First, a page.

This morning, several Asian markets ex-Japan are closed for regional holidays. The yen remains under pressure. The rise in USD/JPY is partially due to the overall USD rebound. At the same time, markets source indicate that the BOJ stepped up bond buying in the 5-to-10 year sector. The operate underscores the Bank’s intention to keep the 10-year benchmark yield below 0.1% and illustrates that it wants to keep monetary conditions ultra-easy. USD/JPY extends this week’s rebound north of 115. The rise of the dollar against the yen remains more modest. EUR/USD hovers in the 1.0665 area.

Today, the market expects US growth of 2.2% in Q4, following a 3.5% growth pace in Q3. The growth contribution of personal consumption is expected solid, but smaller than in Q3. We expect positive contributions from construction, business investment and inventories. Net export will be a main drag on growth. We side with consensus but are aware of some downside risks. December durables should rebound from November’s 4.5% M/M decline, but the more important measure excluding transportation will be quite similar as in November at 0.5% M/M. Michigan consumer sentiment (final) should confirm the preliminary reading of 98.1. So, the US data might be fairly neutral for the dollar. Aside from the data, the looming trade war between the US and Mexico and meeting of Trump and UK PM May might produce plenty of headlines. We look out whether/to what extent the tensions with Mexico will become an issue for global sentiment on risk. If so, it might slow the incumbent rebound of the dollar. That said, yesterday’s and this morning’s USD price action suggests some bottoming out on the recent USD correction. The recent low (USD/JPY 112.5)/ top (EUR/USD 1.0775) have become a more solid bottom for the dollar. A cautious buy USD on dips approach can be reconsidered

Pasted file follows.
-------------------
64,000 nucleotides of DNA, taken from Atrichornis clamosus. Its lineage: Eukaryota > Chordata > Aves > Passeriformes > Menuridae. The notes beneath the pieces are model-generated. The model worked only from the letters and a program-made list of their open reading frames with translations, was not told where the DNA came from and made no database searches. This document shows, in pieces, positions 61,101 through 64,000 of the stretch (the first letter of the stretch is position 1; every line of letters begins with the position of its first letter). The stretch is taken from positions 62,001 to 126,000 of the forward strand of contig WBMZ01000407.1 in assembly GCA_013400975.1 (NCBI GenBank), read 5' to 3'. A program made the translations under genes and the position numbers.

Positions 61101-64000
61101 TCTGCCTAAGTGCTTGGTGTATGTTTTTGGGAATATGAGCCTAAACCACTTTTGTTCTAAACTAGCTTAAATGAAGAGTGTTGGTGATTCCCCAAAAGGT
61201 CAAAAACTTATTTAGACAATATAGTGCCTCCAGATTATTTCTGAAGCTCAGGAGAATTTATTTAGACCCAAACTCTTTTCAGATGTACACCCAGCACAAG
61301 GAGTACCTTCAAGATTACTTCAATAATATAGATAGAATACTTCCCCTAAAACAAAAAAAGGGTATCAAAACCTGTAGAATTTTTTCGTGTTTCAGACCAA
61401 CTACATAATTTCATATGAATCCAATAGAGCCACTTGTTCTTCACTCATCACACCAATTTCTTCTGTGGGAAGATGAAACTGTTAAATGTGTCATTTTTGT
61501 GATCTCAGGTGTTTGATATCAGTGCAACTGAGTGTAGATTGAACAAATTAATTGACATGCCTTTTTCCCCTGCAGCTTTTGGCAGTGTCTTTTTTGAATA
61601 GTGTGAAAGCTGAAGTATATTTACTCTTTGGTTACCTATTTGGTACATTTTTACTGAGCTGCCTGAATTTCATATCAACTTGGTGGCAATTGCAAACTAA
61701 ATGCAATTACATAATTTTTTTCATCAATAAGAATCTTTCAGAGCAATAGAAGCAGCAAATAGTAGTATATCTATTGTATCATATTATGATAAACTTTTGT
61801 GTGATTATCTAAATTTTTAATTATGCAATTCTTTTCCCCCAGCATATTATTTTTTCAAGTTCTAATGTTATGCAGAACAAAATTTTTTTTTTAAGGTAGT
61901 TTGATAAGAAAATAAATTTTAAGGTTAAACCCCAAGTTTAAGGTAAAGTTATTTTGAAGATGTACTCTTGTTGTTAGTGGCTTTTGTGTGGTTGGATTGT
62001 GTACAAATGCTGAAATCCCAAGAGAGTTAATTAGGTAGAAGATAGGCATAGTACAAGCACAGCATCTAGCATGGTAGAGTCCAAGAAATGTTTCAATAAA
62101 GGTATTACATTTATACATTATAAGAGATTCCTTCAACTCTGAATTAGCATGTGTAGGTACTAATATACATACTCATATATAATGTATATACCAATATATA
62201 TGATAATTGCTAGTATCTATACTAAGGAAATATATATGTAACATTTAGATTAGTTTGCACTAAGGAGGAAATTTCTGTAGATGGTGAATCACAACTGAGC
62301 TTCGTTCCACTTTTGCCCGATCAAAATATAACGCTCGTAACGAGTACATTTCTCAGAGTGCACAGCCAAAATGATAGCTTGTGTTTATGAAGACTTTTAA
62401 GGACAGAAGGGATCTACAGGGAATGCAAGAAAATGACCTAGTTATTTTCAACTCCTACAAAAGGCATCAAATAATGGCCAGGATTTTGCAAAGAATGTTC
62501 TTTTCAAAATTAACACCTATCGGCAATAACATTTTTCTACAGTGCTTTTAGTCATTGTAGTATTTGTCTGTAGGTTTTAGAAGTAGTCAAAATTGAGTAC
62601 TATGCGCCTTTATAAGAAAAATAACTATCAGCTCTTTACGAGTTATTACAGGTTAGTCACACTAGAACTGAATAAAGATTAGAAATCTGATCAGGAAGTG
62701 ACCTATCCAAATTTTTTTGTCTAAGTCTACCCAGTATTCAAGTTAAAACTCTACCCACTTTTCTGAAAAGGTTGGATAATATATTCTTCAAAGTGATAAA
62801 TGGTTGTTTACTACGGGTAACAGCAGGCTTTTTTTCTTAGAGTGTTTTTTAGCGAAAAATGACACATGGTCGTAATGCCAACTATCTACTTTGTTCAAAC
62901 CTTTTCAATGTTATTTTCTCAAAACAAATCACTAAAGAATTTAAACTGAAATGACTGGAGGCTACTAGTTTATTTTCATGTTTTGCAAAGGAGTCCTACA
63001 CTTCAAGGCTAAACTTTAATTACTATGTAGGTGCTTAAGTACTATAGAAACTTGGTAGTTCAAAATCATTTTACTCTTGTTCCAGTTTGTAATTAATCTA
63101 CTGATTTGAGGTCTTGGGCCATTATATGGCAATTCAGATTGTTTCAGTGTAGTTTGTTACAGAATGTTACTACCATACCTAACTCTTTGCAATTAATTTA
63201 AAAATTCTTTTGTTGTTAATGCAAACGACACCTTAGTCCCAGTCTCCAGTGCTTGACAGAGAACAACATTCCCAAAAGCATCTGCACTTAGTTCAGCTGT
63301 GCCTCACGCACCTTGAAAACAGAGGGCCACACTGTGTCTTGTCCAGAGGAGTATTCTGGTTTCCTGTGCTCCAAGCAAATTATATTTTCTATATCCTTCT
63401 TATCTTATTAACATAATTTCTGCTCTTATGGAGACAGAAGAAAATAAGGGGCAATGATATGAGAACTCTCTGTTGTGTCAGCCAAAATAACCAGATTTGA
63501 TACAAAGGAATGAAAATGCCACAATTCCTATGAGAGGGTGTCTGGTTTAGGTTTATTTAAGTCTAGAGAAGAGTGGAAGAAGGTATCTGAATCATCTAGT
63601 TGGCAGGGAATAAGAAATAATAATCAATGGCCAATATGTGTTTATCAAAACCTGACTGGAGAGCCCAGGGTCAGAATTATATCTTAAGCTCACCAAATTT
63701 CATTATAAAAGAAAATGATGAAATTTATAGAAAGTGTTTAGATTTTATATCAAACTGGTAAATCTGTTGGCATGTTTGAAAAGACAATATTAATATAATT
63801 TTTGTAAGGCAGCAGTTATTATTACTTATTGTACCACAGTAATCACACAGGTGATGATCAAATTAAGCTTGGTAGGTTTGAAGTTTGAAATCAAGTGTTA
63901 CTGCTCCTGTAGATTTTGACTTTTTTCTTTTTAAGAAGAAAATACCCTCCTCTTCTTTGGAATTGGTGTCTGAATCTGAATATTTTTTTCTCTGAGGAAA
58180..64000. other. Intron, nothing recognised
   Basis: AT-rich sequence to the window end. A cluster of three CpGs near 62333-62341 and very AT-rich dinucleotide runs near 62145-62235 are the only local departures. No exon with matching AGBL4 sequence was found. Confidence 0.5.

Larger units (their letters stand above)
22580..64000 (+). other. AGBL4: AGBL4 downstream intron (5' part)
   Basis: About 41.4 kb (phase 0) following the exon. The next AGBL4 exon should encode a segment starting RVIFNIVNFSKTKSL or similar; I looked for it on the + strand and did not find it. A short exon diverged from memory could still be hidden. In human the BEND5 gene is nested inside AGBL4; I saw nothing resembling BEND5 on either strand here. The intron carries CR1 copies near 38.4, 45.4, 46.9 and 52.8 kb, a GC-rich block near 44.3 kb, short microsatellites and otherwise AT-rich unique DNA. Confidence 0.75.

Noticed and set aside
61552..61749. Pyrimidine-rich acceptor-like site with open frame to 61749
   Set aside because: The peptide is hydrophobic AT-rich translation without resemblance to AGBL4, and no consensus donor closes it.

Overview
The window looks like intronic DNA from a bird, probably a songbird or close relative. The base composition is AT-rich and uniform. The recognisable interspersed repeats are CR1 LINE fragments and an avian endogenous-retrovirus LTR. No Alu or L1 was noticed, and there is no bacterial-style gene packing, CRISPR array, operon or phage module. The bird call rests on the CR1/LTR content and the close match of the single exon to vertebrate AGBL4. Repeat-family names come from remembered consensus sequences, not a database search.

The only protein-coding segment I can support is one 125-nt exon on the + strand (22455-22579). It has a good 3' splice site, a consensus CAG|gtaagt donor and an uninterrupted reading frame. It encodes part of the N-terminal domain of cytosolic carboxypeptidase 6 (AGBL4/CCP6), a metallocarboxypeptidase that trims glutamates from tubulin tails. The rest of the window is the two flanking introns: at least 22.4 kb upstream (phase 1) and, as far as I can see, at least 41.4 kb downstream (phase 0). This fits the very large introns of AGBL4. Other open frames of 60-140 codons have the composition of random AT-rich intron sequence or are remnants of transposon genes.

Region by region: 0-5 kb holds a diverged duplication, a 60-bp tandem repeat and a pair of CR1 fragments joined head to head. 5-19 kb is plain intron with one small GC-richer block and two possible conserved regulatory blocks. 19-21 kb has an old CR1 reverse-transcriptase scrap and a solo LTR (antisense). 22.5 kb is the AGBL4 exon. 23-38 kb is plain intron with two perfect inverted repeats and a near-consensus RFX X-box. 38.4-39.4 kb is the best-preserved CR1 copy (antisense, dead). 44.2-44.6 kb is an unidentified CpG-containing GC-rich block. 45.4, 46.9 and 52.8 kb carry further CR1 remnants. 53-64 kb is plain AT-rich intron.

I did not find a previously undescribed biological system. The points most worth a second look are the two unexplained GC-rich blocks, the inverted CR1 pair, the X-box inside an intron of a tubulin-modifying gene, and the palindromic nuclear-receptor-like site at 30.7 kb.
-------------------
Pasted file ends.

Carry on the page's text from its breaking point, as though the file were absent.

Global context: EUR/USD touched a multi-year low (1.0341) early this month. After the Trump rally, plenty of good USD news was discounted while US/EMU rate differentials narrowed (correction), causing a dollar correction. Longerterm, the absolute interest rate support should provide a USD floor, if US data remain good and as long as there are no profound doubts on Trump’s progrowth policy. The day-to-day USD momentum is improving. Still, a return above 1.0874 would question the USD positive outlook. On the downside, EUR/USD 1.0341 is the first key support. USD/JPY is trading well off the post- Trump highs (118.60/66). The rebound off the 112.57/53 reaction low is gathering pace. USD/JPY 111.16 (38% retracement of the 99.02/118.66 rally) is a tough support

EUR/USD: dollar rebounds


Focus on the May – Trump talks